Monday, March 1, 2010

33: Fantastic Four #11

Fantastic Four #11
November 1, 1962

  • This is a very odd comic. For one thing, this is the first time we see the Fantastic Four break the fourth wall! In FF #5, we saw the Torch reading a Hulk comic. And last issue, the team confirmed that they're aware of the comic book that's published about their adventures. But there's a fine line between that, and speaking directly to the audience, as when Mr. Fantastic says "You're right, Ben! Remember how we were when we were younger?" and Sue prompts him, "Perhaps our fans would like to hear about this, Reed." All of them gazing directly out of the panel.

    Pranked yet again by the Yancy Street Gang.

  • That said, the bits we learn about Reed & Ben's younger days is extremely intriguing, despite taking only a few panels. We hear that they met as college roommates: two young men from incredibly different backgrounds who quickly became inseparable. Shortly after graduating, they served in World War II, where Ben learned the piloting skills that led him to fly the rocket that would give the four their powers. Marvel didn't have any war comics currently on the stands (just westerns, romance comics, and monster mags, in addition to their new line of superheroes) but this would change in just a few months. Did the few panels here on Reed & Ben's war days whet Stan's appetite to try one in full?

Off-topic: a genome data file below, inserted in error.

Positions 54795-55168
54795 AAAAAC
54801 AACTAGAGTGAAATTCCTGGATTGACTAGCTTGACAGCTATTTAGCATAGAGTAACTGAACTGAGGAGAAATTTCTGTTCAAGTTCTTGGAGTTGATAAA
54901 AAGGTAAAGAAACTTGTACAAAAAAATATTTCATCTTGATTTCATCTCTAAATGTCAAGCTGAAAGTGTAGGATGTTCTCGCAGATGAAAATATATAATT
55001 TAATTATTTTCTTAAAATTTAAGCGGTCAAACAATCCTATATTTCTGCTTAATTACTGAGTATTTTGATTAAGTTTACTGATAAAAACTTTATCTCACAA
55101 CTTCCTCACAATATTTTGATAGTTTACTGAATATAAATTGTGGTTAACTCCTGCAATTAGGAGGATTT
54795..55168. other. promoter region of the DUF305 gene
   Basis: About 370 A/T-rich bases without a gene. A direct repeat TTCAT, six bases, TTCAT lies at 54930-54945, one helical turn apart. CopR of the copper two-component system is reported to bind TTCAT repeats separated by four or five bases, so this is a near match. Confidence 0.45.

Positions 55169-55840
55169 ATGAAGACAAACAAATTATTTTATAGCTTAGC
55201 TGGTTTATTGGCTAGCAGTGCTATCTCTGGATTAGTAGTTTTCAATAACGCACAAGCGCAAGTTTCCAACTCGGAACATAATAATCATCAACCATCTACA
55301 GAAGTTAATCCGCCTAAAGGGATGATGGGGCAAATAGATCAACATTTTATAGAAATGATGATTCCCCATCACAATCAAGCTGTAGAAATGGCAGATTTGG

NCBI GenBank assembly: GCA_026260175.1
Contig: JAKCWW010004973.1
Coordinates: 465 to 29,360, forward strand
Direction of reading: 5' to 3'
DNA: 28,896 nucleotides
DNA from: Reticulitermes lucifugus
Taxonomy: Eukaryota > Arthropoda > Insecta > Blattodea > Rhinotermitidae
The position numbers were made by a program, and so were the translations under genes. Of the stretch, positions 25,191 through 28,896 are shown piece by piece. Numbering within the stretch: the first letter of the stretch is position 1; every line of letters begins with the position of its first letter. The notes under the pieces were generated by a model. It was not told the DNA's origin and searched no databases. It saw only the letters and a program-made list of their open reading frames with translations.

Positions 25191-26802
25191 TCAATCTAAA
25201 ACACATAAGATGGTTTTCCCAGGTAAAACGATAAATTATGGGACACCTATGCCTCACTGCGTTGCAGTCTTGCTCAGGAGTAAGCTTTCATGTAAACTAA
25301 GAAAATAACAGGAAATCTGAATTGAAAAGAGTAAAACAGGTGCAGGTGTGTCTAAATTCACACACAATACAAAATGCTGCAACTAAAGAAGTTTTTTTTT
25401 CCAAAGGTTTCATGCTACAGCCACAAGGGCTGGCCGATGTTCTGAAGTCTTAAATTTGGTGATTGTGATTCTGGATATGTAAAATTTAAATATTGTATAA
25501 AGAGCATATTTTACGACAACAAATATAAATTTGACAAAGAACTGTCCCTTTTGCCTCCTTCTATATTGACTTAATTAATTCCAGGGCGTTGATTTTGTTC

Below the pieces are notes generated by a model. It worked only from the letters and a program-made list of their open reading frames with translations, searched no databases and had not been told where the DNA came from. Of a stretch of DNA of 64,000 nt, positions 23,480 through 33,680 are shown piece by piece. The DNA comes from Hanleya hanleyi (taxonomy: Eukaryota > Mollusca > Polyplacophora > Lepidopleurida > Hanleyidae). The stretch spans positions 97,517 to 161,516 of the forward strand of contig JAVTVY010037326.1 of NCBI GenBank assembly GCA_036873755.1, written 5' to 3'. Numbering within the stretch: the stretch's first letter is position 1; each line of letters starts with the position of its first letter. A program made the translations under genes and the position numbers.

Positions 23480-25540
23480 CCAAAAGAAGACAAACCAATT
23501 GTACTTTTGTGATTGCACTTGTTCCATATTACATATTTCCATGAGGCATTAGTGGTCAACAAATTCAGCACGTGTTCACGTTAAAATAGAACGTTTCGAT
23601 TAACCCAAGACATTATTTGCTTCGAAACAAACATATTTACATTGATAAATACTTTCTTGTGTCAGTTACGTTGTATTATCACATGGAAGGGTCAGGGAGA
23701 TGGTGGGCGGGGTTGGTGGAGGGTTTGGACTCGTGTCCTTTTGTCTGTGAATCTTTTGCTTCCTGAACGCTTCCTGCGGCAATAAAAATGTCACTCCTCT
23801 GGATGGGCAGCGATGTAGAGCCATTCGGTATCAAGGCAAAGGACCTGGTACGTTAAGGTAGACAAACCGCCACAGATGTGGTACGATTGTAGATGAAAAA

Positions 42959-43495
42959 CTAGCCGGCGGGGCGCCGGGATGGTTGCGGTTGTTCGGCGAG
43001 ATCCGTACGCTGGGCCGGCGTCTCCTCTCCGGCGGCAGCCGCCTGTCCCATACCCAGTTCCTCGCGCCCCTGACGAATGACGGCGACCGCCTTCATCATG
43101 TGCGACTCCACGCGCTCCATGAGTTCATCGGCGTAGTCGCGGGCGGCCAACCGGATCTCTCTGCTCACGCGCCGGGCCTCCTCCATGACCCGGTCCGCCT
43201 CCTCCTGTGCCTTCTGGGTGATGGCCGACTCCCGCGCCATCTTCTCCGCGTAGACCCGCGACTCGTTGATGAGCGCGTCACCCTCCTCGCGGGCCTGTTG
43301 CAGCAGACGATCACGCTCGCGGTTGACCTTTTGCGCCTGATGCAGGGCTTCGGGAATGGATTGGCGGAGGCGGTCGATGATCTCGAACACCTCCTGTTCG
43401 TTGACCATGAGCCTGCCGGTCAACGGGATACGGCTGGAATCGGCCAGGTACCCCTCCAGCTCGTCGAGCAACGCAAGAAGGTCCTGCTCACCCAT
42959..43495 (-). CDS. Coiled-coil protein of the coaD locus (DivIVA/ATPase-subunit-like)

Despite the mention of Reed's wealthy background - finally explaining how he was able to finance
    his own rocket ship - we wouldn't see the father in question until 1984.

  • If we're really paying close attention to all the details we're given in this issue, the ages and years are a bit dodgy. In the letters page, we're told that Ben and Reed are in their late 30s, and the math pretty much adds up: If we're assuming that the story takes place in the "present" of 1962, then the end of World War II (1945) was 17 years beforehand. By taking the numbers at their maximum range - that Reed and Ben are 39, and they only served in the last year of the war - we would find that they joined up at the age of 22, which also fits what we're told about the two men enlisting right after receiving their diplomas. The thing that doesn't quite gel? Stan states in that same letters page that Sue is "in her twenties", and yet when Reed talks about his love for Sue, he tells her, "It's always been you, since we were kids together living next door to each other!" Which, even if we're being extra generous and allowing that Sue is 29, still describes a brainy 16-year-old guy in love with his 6-year old neighbor. All together now: Ew.

    To be fair, Stan & Jack hadn't really given Sue much to do up till now.
    Hopefully, from here on out that will start to change.

  • For the first time, the Fantastic Four comic explicitly features two separate stories. (Their first issue featured their origin story and the Mole Man adventure, but the one was nested inside the other as a flashback.) In the tale entitled "A Visit with the Fantastic Four" we find the team discussing their backgrounds (as above), playing with the kids on the street who idolize and emulate the FF, and answering fan mail delivered by their mailman Willie Lumpkin - himself lifted from a short-lived syndicated comic strip by Stan Lee and Dan DeCarlo. The other story featured the Impossible Man from the planet Poppup (seriously), an overexcited alien whose powers include changing his shape at the speed of thought, and irritating everyone around with his antics. Apparently he was very successful at this, and the readers HATED him; the character wouldn't be seen again for another 14 years.

    The one time where "ignore a problem till it goes away" actually works!